In the spring of 1991, the quiet community of Cottage Grove was deeply shaken when a six-year-old boy was killed by his mother in a fit of rage. Two weeks later the town reeled after a five-year-old girl was beaten into a coma by her abusive father. Tagged with the embarrassing label of “child abuse alley” by the media around Oregon, the town was stunned into silence.
In response to these tragedies, community members came together to prevent such horrors from happening again. Their goal was to build a program that would work to support families under stress. They conducted an extensive search and found such a program in the Relief Nursery of Eugene, a nationally recognized early childhood intervention program. In close collaboration with Professor Dan Close at the University of Oregon, a grant was written to the Federal Government for funds to replicate Relief Nursery programs in this community. The funds were granted.
The movement quickly gained momentum and members of the Rotary and Kiwanis clubs of Cottage Grove, the Cottage Grove Healthcare Community, local social service agencies, churches and community business leaders worked together to brilliantly tailor the program to meet the needs of this rural area.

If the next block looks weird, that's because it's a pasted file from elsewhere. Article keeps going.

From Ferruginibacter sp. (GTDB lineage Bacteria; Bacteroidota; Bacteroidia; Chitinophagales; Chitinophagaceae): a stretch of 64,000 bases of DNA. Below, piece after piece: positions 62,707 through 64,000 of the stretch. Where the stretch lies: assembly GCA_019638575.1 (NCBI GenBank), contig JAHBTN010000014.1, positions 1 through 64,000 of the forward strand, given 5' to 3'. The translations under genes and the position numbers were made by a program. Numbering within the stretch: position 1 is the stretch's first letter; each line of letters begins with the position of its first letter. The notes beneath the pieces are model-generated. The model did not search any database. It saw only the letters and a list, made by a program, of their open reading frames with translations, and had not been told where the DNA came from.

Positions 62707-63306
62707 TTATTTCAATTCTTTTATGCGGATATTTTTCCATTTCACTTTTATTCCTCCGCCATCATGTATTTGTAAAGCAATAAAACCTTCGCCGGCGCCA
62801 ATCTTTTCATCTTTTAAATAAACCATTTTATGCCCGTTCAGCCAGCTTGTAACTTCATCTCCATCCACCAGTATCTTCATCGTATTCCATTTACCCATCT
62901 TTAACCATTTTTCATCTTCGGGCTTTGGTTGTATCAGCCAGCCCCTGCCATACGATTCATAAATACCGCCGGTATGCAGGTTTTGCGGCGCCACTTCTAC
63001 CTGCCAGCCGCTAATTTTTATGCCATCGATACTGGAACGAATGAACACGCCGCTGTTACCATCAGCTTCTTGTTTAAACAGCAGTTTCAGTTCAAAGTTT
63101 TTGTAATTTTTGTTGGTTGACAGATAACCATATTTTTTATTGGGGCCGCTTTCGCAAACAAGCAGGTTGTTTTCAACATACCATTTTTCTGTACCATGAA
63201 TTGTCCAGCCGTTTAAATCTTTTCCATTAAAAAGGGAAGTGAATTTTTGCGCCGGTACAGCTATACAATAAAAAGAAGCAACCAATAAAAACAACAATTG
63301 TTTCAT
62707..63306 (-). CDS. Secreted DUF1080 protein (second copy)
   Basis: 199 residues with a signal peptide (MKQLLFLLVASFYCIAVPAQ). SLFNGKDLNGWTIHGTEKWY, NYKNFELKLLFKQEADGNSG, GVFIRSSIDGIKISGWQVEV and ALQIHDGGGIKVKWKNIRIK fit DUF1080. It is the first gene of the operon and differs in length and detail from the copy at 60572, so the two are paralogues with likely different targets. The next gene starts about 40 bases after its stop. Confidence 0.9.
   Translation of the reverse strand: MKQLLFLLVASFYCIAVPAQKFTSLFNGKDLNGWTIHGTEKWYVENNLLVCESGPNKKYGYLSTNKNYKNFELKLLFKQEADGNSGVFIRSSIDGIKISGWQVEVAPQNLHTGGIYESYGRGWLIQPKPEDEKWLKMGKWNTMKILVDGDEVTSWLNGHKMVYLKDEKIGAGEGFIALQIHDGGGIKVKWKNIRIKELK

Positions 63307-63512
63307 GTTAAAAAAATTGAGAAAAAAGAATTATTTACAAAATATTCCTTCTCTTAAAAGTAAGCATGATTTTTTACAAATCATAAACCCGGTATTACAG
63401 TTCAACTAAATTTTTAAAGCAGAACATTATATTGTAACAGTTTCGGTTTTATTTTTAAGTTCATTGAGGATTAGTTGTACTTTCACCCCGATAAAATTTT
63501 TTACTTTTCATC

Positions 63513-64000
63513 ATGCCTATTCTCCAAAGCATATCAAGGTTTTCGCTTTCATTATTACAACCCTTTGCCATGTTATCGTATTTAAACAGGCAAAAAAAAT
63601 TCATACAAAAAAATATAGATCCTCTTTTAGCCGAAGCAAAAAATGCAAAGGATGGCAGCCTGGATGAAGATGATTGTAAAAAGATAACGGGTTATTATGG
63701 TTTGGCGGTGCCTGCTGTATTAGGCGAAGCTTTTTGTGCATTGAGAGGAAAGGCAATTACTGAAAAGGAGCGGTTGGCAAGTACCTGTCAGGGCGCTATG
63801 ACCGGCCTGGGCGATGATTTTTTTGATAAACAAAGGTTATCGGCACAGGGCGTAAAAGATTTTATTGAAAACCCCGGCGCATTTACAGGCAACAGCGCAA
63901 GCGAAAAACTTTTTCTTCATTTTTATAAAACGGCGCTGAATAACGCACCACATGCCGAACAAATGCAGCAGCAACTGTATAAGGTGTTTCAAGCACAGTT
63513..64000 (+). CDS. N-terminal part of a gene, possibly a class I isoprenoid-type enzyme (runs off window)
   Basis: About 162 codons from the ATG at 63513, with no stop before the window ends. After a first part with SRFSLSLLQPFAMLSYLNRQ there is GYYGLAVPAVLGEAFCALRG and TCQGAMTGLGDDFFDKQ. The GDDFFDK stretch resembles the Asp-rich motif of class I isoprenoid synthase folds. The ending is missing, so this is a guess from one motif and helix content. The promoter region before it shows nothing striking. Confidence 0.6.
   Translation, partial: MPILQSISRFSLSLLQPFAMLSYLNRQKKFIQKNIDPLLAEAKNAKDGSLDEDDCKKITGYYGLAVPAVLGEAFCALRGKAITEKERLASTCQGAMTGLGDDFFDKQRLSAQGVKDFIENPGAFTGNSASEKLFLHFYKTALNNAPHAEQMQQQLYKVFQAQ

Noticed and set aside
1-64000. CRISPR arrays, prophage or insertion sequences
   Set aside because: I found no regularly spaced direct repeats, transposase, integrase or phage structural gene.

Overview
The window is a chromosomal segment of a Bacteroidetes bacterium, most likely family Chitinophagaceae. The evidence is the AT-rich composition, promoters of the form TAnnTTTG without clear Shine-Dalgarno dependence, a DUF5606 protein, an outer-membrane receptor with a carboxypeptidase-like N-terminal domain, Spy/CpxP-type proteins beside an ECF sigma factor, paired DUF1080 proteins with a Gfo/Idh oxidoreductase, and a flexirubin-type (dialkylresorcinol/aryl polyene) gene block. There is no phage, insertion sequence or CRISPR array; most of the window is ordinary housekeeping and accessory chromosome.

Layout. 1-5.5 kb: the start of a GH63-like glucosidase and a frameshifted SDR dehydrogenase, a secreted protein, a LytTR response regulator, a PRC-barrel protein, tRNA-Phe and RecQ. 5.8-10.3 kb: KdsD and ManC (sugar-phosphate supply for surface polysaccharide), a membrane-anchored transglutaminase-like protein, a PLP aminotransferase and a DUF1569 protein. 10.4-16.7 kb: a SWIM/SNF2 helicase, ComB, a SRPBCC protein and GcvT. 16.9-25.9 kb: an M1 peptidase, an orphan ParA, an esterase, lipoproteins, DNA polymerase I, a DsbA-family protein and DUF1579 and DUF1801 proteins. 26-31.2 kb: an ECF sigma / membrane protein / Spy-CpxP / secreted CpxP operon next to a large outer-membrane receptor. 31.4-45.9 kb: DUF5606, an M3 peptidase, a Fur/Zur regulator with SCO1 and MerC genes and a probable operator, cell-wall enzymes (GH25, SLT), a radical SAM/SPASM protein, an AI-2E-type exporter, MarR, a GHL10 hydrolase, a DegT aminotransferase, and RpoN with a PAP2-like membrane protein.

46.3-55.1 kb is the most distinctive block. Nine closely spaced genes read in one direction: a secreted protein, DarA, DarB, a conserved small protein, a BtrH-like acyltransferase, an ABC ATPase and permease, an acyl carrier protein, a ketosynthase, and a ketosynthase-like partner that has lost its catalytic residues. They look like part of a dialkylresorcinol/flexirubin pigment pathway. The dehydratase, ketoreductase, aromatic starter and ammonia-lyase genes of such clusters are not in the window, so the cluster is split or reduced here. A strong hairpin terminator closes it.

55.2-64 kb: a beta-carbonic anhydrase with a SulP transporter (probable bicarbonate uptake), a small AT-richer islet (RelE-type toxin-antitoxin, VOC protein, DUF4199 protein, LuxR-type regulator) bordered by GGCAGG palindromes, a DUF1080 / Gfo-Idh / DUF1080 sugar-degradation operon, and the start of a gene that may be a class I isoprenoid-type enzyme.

At that point in time, families in South Lane and North Douglas counties were struggling under the weight of the rapidly declining timber industry. Families that had depended upon work in the woods or mills of this area for generations, found themselves without jobs or skills during a national recession. Coupled with high unemployment rates were high levels of alcohol and drug abuse, hunger and domestic violence. In keeping with history, children were most vulnerable to the inevitable violence and instability of these transitional years.
The Nursery programs were built upon the principles of safety, support and stability. In order for the program to positively impact families in this community, it would have to be welcoming, non-judgemental and strength-based, operating on a basic value that most parents wanted to be good parents.
Parents needed to feel that they were being supported, not judged. Children needed a nurturing, safe and inviting environment in which to thrive socially, emotionally and physically. The stability of the program, crucial to all involved, would be dependent upon a strong board and highly trained staff.
A Board of Directors was formed and they proceeded to hire a Program Coordinator and an Early Childhood Interventionist. In August of 1994, the Family Relief Nursery began serving clients in a local church.
In the beginning, the Nursery offered one therapeutic early childhood class for infants and toddlers. Attendance to the class was sporadic and a partnership was quickly formed between the Nursery and South Lane Wheels to provide transportation to class.
After moving to another church, it became evident that the program needed to grow and that included acquiring a permanent facility. The doors of the Nursery building were opened in April of 1997.